This leads us into the lack of toleration of dissent. Within the group, certain DON’Ts help create an intolerant atmosphere: don’t read any other books but his, don’t make notes or marks in his books since they are holy objects, don’t listen to non-practitioners, and don’t speak of the teachings in your own words (since you know so little compared to him); you must only quote him directly. Li also states that “the least deviation of your thinking will surely incur danger to your life.” An interesting aspect of this lack of toleration for dissent and criticism is how it applies to those outside the group as well. This has resulted in practitioners showing up at various locations to protest critical comments in papers, on TV programs, and in front of government buildings in China. A seventy-two-year-old theoretical physicist named the Zuoxiu published an article in the Teenager Science-Technology Outlook titled “I’m opposed to Qi Gong Practice by Teenagers.” In the article he also questioned the “so-called magical effects of Falun Gong.” As a result, on April 19th, 2,000 practitioners staged a sit-in at his university, the number growing to 6,000. A Beijing TV station that broadcasted an interview with He Zuoxiu, had 1,000 practitioners show up at its door in protest. He Zuoxiu says he was also “harassed” by Falun Gong members, with seven groups coming to his home to debate with him, his answering machine flooded with calls, and over 200 letters “of abuse” being sent to him.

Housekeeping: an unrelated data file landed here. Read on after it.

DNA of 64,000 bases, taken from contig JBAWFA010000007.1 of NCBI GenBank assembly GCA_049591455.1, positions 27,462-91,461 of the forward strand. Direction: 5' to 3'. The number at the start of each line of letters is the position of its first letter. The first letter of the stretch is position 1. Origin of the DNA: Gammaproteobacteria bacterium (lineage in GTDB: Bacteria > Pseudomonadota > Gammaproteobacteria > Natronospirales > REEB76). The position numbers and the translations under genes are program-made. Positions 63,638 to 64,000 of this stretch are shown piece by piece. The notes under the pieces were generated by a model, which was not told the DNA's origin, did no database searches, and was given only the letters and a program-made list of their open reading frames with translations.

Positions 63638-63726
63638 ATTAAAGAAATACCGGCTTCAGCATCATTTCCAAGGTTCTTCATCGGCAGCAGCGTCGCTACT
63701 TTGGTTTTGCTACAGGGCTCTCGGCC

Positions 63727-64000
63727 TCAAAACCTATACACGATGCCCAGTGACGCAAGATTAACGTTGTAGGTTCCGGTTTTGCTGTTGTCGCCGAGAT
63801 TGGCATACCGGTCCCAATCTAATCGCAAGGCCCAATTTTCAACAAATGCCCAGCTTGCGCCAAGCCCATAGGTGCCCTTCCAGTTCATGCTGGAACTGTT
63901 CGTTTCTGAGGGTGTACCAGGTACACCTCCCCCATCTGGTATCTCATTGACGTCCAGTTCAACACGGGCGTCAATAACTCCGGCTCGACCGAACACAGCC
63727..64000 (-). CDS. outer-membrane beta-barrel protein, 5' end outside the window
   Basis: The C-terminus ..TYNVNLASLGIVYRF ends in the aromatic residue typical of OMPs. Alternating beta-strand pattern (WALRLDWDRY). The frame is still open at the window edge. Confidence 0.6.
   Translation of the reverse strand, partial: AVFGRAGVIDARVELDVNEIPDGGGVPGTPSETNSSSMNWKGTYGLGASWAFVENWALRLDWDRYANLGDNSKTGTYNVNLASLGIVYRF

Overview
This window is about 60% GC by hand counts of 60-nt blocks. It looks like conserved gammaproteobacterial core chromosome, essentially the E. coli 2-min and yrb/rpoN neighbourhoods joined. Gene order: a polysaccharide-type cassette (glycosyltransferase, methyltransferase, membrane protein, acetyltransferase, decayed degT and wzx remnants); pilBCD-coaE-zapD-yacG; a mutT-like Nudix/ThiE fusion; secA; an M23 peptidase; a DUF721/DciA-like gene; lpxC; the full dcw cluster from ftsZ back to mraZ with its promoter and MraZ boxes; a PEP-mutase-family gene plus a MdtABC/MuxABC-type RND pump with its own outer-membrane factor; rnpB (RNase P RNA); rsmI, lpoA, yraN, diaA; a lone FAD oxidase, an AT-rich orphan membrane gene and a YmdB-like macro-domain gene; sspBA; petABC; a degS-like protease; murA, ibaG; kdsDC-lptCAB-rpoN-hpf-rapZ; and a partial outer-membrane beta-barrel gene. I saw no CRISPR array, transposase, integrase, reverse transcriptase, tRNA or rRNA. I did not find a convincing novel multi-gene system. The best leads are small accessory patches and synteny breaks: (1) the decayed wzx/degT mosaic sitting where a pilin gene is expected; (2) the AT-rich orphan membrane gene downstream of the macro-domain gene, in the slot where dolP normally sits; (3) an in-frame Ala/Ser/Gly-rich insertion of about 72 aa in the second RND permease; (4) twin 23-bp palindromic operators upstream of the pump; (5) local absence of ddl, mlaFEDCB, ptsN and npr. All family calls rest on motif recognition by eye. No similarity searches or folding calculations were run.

With so much good promised if you follow, and so much bad predicted if you leave, there is strong reason to remain. Since Li Hongzhi has stated that: “I am rooted into the cosmos; whoever challenges you can challenge me and, to be frank, can challenge the cosmos,” who wants to get on the wrong side of the cosmos?
Patsy Rahn, the author of this report, a summa cum laude graduate of UCLA, is now in Chinese language studies at that institution.